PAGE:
The Black Bug proves a huge success

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We are now into October which heralds the end of the brown trout season on our rivers. Okay, we will still pick up the occasional brownie whilst fishing for grayling but by law it has to be returned to spawn and hopefully produce young to replenish our beautiful Dales rivers.

Each and every angling friend of mine will or should be looking back over the year and selecting their most successful fly of the season.

We all have our favourites which we use time and time again but once in a while a friend on Twitter or Facebook comes up with another “killer fly”. We then rush to the tying bench and tie up a dozen and put them in a fly box where they disappear into the mists of time.

A few months ago I wrote about fishing the River Tees on the upper beats around High Force waterfall. Just after that trip I was intrigued to happen upon a little book called Fishing Flies for Upper Teesdale which was written by a local Tees fisherman called Harry Vallack.

As expected the flies Harry writes about are our standard North Country Spiders but one fly was of Harry’s own design and a “killer pattern”.

The Black Bug is based upon a well-loved fly called the Black and Peacock Spider but Harry had incorporated a covering or shellback over the body using magpie tail.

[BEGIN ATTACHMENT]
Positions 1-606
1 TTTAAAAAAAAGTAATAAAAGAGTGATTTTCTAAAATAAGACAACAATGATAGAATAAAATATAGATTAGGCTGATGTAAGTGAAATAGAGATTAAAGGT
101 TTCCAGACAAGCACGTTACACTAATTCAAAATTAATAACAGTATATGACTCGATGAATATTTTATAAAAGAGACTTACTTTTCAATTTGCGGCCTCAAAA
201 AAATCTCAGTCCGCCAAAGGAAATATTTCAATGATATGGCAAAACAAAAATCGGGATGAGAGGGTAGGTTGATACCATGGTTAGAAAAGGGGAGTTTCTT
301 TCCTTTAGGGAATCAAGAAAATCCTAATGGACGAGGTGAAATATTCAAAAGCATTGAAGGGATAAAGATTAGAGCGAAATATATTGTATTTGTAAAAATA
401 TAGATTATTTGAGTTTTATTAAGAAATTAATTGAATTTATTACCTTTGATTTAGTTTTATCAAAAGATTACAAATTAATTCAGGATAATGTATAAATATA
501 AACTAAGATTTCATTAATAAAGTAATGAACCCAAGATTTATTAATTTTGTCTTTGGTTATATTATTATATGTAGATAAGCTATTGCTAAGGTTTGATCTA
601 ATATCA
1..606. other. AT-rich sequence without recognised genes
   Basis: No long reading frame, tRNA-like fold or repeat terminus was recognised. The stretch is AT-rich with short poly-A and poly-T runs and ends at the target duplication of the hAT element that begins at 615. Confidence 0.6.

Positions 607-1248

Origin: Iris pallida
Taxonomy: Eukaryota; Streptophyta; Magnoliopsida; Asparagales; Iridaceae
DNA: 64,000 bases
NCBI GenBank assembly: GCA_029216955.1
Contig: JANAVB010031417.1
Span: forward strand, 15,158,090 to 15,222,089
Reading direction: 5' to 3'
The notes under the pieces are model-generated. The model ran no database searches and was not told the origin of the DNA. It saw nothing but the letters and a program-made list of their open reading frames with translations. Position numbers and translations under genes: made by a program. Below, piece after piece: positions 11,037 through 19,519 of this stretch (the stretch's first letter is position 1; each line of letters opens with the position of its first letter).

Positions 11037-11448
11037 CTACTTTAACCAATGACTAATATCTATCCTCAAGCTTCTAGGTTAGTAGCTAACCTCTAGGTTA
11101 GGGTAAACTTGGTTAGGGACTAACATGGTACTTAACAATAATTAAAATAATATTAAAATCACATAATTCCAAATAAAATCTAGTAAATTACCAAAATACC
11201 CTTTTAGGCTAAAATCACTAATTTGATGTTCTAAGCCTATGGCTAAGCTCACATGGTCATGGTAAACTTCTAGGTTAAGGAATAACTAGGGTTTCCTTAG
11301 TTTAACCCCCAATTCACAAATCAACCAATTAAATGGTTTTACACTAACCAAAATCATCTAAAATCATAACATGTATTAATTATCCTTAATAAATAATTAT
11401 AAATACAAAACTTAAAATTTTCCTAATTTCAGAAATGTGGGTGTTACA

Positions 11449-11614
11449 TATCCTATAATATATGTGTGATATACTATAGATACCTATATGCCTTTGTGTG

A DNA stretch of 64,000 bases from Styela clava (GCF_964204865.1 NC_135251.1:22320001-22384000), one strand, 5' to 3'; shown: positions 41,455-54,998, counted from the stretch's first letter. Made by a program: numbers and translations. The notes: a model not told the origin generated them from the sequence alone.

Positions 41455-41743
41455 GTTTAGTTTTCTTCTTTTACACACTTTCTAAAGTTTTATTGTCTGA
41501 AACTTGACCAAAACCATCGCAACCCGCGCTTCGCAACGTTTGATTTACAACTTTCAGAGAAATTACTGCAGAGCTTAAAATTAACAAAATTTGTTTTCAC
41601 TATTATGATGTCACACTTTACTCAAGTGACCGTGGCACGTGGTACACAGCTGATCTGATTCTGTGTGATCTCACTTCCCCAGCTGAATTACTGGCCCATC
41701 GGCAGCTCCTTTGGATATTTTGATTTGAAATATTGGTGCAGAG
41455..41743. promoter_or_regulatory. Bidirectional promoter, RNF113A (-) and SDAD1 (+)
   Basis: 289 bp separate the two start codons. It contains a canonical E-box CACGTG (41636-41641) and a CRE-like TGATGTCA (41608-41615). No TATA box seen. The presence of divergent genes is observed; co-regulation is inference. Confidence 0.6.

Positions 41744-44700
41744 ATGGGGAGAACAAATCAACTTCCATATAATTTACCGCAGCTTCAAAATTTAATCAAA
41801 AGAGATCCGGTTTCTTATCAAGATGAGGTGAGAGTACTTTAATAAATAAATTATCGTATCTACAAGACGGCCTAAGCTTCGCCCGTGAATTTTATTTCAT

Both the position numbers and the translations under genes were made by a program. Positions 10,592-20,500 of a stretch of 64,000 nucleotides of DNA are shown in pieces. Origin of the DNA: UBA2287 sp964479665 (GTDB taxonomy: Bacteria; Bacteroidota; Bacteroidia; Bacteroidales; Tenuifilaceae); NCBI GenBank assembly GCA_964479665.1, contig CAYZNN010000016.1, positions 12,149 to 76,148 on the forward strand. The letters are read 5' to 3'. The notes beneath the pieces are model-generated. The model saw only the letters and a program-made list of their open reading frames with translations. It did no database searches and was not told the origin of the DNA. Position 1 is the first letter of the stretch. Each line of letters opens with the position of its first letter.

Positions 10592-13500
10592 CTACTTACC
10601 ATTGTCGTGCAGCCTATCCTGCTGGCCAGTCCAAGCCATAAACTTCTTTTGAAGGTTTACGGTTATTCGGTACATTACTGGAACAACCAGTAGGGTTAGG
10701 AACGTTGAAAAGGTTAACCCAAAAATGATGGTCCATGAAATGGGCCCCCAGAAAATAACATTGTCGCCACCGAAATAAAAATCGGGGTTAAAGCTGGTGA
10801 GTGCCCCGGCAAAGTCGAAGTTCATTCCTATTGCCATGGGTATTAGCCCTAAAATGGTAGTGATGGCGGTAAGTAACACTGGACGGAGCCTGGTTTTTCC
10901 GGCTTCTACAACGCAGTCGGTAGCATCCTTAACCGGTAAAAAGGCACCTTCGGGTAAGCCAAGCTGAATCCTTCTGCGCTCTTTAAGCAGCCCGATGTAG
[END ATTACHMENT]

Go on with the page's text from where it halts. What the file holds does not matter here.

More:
In his description Harry states it can be used all year round on rivers or lakes and represents aquatic and terrestrial beetles that fall into the water. So without further ado a dozen went into my fly box.

In the early part of July up in the Dales above Kettlewell, Great Whernside was hit by a cloud burst which moved a huge amount of hillside into Kettlewell Beck and the River Cover, and subsequently affected the Wharfe and Ure with liquid mud which took weeks to clear.

Just as it was clearing at the end of July, I had the great pleasure of guiding American actor Henry Winkler once again at Bolton Abbey but the river level was low and still had cloudiness about it so the fishing was not easy.

We tried the old favourite flies and a few new patterns until that “light bulb moment” struck and out came the Black Bug. No doubt you can guess what happened next, suffice to say if Harry Vallack had been there I might have kissed him. Henry went away a happy man.

So was that a one off? Would the Black Bug do the trick elsewhere?

I had promised myself that I would fish the River Aire at Myrtle Park in Bingley after having heard reports of some good fishing. The fishing rights down there are controlled by Bingley Angling Club so having purchased a day ticket for £1.50 - which for a Yorkshireman is very good value - I set off with various flies.

I will not bore you with the details but once again Harry might have had another smacker on the cheek had he been there.

Every year in August I have the pleasure of teaching fishing at the Field Studies entre at Malham Tarn. This year I was able to dedicate some evenings to fly tying. Yes you’ve guessed it! The black bug is so easy to tie it is ideal for beginners to fly tying. So with black bugs tied up the students were able to fish their own flies on both still waters and rivers with surprisingly good results.

Time and time again I have fished the fly with encouraging results.

I have also taught others to tie the fly with one student swearing he hooked a huge, nay massive fish recently only to lose it due to a poor knot. A fisherman’s tale? Maybe so but the Black Bug is heading to the top of my favourites list for next year.